Described by many as a cross between a biography and a rollicking good adventure story, the book starts with the author stuck high up in the rigging of the HM Bark Endeavour during a storm, in the wee hours of the morning, somewhere in the North Pacific Ocean off the coast of Canada. This was very early in a voyage between Vancouver and New Zealand in 1999, which was the first of several international voyages undertaken by the author.
The remainder of the 300-page book is full of funny stories and anecdotes and takes the reader on board square-rig sailing ships of a bygone era to experience an old-time sailor’s day-to-day life. It also encompasses several appropriate historical references. In many instances on the Endeavour voyages, the ship was sailing in either Captain Cook’s or Christopher Columbus’ wake, and visited many places where their original ships had been hundreds of years ago, not always with favourable results from the indigenous people’s viewpoint. It was interesting to see how the descendants of these peoples received the modern-day Endeavour replica and her crew.
In addition to the story, it includes a number of coloured illustrations, maps, sail plans, a glossary of terms and a bibliography.
Publisher and supplier of Wind in My Wings, Albatross Press was formed in 2008 to progress the production of the work. Editing, typesetting and graphics work was sub-contracted out to turn the manuscript into the finished book. Printing and binding was carried out in Hong Kong by others on behalf of Albatross Press.
|PO Box 104|
|South Perth, WA 6151|
|+61(0)8 9367 7180|
|0417 175 329|
Fran was born and grew up on the banks of the River Clyde in Scotland and has been “messing about in boats” and interested in maritime matters for most of her life. She emigrated to Australia in 1966 as a “ten pound pom”. Her varied career culminated in her becoming a contracts engineer in the oil and gas industry following the completion of a Bachelor’s degree at Perth’s Edith Cowan University.
In addition to Wind in My Wings, Fran has written and published many articles in various sailing and other magazines, and is regularly invited to be a guest speaker at Rotary, Probus and other club meetings. She was recently invited to join the clipper ship Star Flyer as guest lecturer for a voyage from the Caribbean to Portugal.
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A lot of men, when they were little boys, dreamed of running away to sea and living a life of adventure. Fran Taylor, when she was a little girl growing up in the west of Scotland, dreamed the same thing – only she did it.
Wind in My Wings is the story of a truly adventurous woman who has sailed all the oceans of the earth, mainly in “tall ships”. Fran’s life both below decks and above in the replica of Captain Cook’s Endeavour and also in WA’s own three-master, Leeuwin II, was often arduous, usually uncomfortable and, on occasions, downright dangerous.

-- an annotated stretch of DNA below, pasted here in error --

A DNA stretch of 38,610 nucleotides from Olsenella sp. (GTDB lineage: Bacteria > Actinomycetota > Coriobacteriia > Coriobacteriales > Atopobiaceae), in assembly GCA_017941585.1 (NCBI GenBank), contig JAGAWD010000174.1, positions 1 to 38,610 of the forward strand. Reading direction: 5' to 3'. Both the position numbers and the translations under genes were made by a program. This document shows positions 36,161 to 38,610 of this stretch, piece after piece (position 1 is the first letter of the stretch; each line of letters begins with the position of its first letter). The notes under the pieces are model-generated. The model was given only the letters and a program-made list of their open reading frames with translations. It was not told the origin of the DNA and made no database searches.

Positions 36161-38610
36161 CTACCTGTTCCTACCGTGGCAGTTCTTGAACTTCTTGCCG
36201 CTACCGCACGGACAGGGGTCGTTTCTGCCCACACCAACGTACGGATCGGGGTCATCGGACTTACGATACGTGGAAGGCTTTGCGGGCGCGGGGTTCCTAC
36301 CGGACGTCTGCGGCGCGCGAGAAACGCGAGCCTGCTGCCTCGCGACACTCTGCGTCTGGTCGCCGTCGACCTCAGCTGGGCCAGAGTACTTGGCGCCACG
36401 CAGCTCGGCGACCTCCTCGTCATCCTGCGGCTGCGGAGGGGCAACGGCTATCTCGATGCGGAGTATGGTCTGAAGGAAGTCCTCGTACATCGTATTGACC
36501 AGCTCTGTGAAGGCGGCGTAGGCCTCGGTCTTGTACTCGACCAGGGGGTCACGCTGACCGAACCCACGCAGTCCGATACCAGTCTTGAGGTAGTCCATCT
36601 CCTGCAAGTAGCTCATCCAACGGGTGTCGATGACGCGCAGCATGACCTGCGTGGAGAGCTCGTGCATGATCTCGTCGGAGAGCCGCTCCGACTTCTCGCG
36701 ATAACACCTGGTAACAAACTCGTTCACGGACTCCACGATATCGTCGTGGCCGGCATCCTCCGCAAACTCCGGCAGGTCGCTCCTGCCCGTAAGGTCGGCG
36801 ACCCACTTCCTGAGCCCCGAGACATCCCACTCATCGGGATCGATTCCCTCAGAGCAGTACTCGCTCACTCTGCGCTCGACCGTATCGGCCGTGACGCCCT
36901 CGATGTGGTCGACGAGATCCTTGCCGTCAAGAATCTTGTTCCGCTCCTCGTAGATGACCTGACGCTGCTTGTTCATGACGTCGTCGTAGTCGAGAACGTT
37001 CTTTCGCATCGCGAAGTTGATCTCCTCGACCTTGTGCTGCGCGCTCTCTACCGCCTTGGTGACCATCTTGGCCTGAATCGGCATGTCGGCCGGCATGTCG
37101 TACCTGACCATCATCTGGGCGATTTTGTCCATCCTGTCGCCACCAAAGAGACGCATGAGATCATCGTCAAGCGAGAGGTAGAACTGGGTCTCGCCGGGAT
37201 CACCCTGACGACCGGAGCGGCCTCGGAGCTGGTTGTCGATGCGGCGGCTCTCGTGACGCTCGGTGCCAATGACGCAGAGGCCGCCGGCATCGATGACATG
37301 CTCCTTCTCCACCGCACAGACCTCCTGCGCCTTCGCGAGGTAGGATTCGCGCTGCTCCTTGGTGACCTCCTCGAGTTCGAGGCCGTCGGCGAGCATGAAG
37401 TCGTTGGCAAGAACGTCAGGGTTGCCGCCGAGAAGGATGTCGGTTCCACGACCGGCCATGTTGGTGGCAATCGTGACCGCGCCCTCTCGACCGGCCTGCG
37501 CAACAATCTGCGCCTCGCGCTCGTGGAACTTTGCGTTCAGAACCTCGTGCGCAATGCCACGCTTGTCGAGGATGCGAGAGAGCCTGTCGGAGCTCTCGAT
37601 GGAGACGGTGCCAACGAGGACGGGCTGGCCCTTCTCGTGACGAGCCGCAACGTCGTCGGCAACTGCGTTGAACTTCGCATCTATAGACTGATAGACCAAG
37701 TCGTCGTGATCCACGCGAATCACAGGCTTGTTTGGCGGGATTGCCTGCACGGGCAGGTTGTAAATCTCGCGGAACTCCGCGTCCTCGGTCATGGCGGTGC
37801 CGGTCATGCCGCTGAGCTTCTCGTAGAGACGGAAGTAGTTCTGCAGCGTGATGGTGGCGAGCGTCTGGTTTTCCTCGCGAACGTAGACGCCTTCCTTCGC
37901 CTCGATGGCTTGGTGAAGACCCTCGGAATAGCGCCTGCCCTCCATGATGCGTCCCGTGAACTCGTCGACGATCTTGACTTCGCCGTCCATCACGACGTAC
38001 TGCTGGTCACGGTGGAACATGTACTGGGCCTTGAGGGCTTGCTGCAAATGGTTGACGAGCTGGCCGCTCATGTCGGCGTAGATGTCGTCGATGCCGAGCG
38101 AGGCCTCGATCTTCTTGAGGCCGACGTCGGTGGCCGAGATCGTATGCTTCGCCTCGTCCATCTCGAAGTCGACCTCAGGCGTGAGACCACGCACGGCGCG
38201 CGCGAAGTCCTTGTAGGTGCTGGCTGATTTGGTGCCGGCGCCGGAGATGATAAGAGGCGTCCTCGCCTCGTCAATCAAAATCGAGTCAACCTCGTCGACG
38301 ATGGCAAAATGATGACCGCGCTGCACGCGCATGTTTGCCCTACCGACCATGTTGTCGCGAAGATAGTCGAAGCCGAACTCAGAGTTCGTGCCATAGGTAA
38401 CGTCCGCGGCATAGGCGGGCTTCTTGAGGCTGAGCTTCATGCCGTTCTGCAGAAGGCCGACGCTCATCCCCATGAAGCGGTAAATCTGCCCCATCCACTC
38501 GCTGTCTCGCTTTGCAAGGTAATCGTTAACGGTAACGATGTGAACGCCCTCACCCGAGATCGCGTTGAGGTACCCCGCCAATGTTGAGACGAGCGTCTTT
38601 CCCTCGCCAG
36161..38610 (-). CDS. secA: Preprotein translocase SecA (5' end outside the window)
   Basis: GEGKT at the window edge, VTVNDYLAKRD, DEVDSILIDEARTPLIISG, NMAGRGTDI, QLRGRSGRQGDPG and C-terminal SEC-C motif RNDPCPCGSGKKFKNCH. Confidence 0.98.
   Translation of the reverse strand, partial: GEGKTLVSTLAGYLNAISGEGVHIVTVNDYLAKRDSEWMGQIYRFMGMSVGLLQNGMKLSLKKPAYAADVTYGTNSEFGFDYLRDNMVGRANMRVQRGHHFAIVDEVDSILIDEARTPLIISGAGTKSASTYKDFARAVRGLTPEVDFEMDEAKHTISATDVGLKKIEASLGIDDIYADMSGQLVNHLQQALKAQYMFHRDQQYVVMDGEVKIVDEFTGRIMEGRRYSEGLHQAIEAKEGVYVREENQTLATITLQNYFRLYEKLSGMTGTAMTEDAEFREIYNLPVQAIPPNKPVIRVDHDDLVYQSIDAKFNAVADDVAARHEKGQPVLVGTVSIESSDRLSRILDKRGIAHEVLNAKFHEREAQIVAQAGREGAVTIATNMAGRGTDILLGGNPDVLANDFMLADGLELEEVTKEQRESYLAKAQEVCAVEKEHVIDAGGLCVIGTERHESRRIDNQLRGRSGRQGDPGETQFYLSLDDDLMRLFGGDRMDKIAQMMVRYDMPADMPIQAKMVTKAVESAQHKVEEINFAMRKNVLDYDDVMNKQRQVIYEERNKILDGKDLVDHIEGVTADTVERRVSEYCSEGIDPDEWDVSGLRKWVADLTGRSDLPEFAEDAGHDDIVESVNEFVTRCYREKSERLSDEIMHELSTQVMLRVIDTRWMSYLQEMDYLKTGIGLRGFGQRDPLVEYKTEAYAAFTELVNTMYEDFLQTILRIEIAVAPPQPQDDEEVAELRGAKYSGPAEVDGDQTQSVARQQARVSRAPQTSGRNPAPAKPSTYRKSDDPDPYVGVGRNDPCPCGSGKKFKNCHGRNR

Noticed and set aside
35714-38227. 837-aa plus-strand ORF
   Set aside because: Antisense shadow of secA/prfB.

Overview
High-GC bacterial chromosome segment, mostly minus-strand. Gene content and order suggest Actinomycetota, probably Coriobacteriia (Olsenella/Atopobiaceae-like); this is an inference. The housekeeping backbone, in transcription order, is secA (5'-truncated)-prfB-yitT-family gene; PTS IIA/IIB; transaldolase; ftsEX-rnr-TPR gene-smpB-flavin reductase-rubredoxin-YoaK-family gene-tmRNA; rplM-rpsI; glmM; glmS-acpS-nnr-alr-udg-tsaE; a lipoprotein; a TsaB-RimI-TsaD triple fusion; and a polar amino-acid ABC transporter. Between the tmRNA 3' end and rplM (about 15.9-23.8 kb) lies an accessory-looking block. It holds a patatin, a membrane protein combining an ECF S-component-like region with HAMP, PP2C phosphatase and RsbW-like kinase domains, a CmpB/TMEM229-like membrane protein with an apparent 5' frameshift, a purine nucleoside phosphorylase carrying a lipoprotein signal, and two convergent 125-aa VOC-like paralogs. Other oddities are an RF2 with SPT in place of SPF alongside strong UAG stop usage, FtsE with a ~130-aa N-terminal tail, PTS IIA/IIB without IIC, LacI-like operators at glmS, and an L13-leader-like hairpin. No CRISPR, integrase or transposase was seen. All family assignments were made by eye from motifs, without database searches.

Yet Fran’s indomitable spirit shines through every page of this fascinating, fast-paced and riveting true-life account of life at sea beneath the billowing sails and creaking masts of the old-fashioned sailing ships. Wind in My Wings is a must-read for any woman or man with adventure in their blood and a love of the sea.
Novelist and Scriptwriter
Ghostwriter, Mentor and Manuscript Assessor
Fran Taylor has done what generations of boys dreamed of and never achieved: she ran away to sea on square-riggers. And it was all a lot harder to achieve than in the days when you only needed to hang around a waterfront bar to get knocked on the head and shanghaied aboard an outward bounder. And far harder still for a woman.
Fran’s book, Wind in My Wings, tells the fascinating story of her career in sail, from her first trip on Leeuwin to a trans-Pacific voyage in Endeavour.
This is not one of those books with endless descriptions of parbuckling the futtocks, and extracts from the ships’ logs. This is a story about the fun – and occasional panic – and companionship on the voyages, with plenty of intriguing anecdotes. (One that stays in the memory is about the day when Endeavour opened fire on a nuclear submarine with her cannons). And it was written by a woman passionate enough about it to resign from her job, sell her house and reduce her possessions to a couple of bagfuls to achieve it.
A great read. Call up email@example.com, or 0417 175 329 to organize yourself a copy (it would make a top Christmas present for someone you know).
West Coast Boating Magazine
October 2009 Issue
Wind in My Wings has all the punch of a classic adventure story – pirates, US submarines, exotic locations and rollicking good fun.
The book follows Fran Taylor’s 20 years of crewing on the majestic tall ships from WA’s Leeuwin II to the HM Bark Endeavour and the Europa.
Readers are swept along with Fran’s boisterous voice that jumps from the pages to her journeys across the Panama Canal, watching for pirates, and taking part in the Millennium Race across the North Atlantic in 2000.